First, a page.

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Colorectal Cancer Blood Test Shows Promise In Early Detection, Study Finds

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Colorectal Cancer Blood Test Shows Promise In Early Detection, Study Finds

(CTN News) – Colorectal cancer (CRC) can be accurately detected with a blood test, according to a new study.

According to the study, 83% of those who were confirmed to have CRC had their blood tested to detect the disease.

Moreover, blood tests detected cancer at a similar rate to at-home stool tests, although not as high as gold-standard colonoscopies. A false positive result was reported by 10% of participants despite no colonoscopy finding.1

Health reported William Grady, MD, study author and gastroenterologist at Fred Hutchinson Cancer Center, said the study aimed to prevent colorectal cancer-related deaths by improving CRC screening compliance. Blood-based screening tests are more popular than others, such as colonoscopies and stool tests, so we developed one for CRC.

The third most common cancer diagnosed in adults in the United States is colorectal cancer, which originates in the colon or rectum. The researchers wrote that early detection could prevent more than 90% of colorectal cancer-related deaths. A third of the screening-eligible population-those between 45 and 75-is still not screened.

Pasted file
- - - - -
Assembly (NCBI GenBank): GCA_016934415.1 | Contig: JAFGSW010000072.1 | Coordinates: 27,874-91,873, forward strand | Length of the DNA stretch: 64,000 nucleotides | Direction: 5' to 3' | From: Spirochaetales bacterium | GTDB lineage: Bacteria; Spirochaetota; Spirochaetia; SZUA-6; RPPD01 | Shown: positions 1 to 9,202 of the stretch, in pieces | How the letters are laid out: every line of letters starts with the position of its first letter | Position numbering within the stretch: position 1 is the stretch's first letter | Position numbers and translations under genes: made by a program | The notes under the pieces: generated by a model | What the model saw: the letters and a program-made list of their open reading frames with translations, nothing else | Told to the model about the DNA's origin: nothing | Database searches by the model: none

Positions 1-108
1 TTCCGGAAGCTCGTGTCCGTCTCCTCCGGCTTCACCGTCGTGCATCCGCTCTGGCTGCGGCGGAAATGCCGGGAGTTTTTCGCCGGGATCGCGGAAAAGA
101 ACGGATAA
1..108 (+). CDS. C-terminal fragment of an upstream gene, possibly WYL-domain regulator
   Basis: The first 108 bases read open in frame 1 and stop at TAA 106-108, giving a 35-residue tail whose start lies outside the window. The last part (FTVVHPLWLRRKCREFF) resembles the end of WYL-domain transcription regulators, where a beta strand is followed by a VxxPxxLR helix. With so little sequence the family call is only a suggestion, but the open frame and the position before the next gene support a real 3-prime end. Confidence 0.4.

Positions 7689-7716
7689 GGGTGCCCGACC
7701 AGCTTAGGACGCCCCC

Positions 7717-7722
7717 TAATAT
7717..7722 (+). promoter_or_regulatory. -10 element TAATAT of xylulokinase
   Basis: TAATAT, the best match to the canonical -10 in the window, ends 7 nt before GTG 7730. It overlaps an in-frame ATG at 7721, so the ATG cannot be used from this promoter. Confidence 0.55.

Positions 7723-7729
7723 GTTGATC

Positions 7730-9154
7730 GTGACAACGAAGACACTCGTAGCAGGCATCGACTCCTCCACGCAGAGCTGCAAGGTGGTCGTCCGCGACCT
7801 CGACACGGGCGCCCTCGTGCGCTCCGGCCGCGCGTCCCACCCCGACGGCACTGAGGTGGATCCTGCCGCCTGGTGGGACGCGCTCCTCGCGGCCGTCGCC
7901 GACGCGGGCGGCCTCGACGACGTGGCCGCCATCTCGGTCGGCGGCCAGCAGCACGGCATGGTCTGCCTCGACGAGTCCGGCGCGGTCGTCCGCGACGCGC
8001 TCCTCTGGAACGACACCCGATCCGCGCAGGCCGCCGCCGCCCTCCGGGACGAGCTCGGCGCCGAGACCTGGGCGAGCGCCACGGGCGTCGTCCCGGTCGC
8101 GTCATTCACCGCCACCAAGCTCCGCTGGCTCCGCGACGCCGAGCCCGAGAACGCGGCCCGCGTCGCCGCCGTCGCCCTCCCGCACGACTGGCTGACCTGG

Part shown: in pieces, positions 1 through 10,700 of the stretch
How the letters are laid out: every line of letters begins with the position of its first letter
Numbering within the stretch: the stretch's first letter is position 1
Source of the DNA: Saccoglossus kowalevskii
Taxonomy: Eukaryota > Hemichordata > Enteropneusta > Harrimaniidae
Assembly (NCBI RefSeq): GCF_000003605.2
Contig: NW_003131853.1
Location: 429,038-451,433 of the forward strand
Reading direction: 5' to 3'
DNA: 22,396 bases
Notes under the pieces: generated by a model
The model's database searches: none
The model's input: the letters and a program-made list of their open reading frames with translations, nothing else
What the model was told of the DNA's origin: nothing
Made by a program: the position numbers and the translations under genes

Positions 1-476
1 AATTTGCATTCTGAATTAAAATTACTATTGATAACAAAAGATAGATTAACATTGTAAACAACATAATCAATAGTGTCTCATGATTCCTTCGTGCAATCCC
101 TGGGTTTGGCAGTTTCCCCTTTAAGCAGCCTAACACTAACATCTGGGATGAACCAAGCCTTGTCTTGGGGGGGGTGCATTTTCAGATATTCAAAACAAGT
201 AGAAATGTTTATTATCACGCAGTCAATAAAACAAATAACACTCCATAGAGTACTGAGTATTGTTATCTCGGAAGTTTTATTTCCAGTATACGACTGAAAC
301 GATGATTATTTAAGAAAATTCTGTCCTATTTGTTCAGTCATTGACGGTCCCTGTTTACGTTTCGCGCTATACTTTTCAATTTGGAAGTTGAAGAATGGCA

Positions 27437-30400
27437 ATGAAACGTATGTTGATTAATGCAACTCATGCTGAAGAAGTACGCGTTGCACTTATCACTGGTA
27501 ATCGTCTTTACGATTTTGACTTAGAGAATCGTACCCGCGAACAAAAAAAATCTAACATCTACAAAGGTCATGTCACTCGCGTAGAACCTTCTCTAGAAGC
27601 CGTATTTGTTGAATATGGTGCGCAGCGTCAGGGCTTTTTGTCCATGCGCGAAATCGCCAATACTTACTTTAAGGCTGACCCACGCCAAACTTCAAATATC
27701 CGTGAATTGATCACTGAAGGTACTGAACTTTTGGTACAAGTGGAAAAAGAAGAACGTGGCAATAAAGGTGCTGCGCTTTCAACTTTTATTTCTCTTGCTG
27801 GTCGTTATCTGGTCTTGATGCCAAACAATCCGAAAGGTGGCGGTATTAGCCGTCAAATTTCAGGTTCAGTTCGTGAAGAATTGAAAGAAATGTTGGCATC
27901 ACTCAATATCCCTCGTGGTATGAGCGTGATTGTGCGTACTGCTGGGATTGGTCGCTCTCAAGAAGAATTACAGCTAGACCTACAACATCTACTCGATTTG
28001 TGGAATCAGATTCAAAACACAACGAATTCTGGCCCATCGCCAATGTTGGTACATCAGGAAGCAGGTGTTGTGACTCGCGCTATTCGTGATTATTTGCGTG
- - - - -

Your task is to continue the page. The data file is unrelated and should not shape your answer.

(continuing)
Screening options currently include colonoscopies and stool tests. People are more likely to participate in cancer screening if they have more screening options, Grady says.

A blood test for colorectal cancer

Scientists tested the blood of approximately 7,800 people at average risk of CRC, meaning they did not have inflammatory bowel disease (IBD) or any genetic syndromes that increase their vulnerability to the disease.

It detects cancer signals in the bloodstream by identifying circulating tumor DNA (ctDNA) — fragments of DNA released by cancer cells.

In spite of the unique mutations present only in cancer cells and not in healthy tissues, we can confirm that these DNA fragments belong to cancer cells,” Alisha Bent, MD, an assistant professor of gastrointestinal medical oncology at the MD Anderson Cancer Center and not affiliated with the study, explained Health. Colorectal cancer patients will not be detected by this test if they have colorectal cancer.

Grady found that the blood test’s sensitivity was 83%, and its specificity was 90%, which means it can reliably detect a negative result in healthy people.

Two types of stool tests produced similar results, he said. FIT stool tests, for instance, have a 76% sensitivity rate and an 85% specificity rate. For Cologuard, another type, the rates are higher at 92% sensitivity and 90% specificity.

In addition to the blood test, Grady said colonoscopies are still the best way to detect and prevent colorectal cancer.

Moreover, even if a blood test proves positive, a colonoscopy is still necessary to find precancerous lesions, which a blood test usually cannot detect.

Colorectal cancer screenings with colonoscopy provide physicians with a direct view of the entire colon and rectum and allows them to remove any tumours or polyps that may turn into cancer in the future,” Bent added.

SEE ALSO:

Detecting Breast Cancer Earlier May Be Possible With Proteins In Milk And Blood

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